On one hand I was surprised by the relatively low fee paid for the advertising - with Twitter, people with similar interests and background tend to follow each other. So I’d expect Ian’s followers to be a fairly discrete group and one that could suit really targeted advertising. But the auction on eBay was open and included a number of bidder, so it may be that this is a fair price.

So, an open auction sold off advertising space that would effectively reach an individual’s social network. If we believe that this is a fair indicator of value of this space then it could be that this value is in fact the current true market value of advertising to Ian’s social network on Twitter. In other words this value is a reflection of the influence Ian has.

I’d love to repeat this experiment with a range of other users, or indeed on other social networks. Flooding the market in this way would, of course, have an impact on the prices paid, but it would be the relative prices that interested me most. There is much talk about measuring influence in social networks, and to me allowing the market to decide a fair price for advertising on somebody’s page would be an interesting proxy for such measurement.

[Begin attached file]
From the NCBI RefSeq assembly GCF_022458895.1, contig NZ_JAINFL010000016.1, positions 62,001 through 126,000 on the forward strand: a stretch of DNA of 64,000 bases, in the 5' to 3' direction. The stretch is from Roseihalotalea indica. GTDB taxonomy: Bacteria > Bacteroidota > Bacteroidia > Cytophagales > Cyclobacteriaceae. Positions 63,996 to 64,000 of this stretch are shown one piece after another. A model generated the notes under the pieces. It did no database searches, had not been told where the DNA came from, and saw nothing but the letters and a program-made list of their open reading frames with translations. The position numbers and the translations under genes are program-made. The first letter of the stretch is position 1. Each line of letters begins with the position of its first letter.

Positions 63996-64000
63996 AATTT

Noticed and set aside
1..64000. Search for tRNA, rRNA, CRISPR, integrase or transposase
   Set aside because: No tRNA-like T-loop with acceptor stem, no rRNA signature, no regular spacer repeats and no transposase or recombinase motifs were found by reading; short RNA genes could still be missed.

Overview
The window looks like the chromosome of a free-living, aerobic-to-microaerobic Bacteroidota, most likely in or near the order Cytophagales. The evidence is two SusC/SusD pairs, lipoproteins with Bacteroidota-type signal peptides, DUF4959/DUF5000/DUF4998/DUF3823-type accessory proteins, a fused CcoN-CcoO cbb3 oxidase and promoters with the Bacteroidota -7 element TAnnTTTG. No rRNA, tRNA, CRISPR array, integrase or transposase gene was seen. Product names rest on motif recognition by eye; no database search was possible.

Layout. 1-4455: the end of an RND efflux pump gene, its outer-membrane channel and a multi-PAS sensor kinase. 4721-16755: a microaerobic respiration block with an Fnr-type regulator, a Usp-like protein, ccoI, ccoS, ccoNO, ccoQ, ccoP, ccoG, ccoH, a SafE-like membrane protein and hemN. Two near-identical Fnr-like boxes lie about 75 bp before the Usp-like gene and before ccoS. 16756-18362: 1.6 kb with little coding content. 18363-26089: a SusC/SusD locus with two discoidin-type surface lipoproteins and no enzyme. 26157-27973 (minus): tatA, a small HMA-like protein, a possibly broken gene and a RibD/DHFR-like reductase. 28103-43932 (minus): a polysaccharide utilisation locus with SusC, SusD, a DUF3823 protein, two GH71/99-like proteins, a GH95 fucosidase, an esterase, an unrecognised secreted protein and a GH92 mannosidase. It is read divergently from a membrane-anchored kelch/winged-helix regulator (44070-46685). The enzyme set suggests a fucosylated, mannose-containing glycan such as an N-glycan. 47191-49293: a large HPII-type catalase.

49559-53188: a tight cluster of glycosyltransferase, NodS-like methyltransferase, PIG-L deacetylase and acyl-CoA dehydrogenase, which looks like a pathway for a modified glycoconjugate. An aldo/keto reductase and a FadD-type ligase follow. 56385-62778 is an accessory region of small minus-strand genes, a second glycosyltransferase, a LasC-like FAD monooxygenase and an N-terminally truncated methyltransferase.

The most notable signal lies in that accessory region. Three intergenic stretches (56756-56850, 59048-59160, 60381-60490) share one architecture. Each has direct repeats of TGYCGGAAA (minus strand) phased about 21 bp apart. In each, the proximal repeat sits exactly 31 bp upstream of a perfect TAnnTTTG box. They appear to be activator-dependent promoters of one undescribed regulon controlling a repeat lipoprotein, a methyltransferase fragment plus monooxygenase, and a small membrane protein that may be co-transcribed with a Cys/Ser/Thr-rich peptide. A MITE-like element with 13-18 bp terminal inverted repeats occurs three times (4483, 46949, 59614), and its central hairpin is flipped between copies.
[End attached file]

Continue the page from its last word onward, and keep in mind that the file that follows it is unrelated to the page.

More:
The more influential somebody is, the more people that will follow them, the more those that follow them will return and the more trust they will put in what they see there. The price that somebody is willing to pay to be associated with such a person, and with their social media presence, could be an interesting commentary on the influence people believe they have.  Letting the market decide the (relative?) value of somebody’s presence and contacts in social media could allow us to start to understand influence.

Social media metrics

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Next week I’m speaking at the SocialMediaInfluence conference in London on Measuring Influence and Audience online. It’s a tricky subject and looking around today I have been unable to find any examples of an approach which has been successfully and repeatedly applied.

The problem appears to be that whilst there are a whole range of metrics that we can measure in social media (see The Social Organisation blog for a fairly comprehensive list) but none of these truly gets to the crux of the problem. What we want to do is know is to measure the influence that a single blogger, commenter or video upload has. What is the value of a blog post praising Coca-Cola in terms that Coca-Cola could understand and measure. As many of our clients ask us, what’s the ROI of encouraging this kind of activity.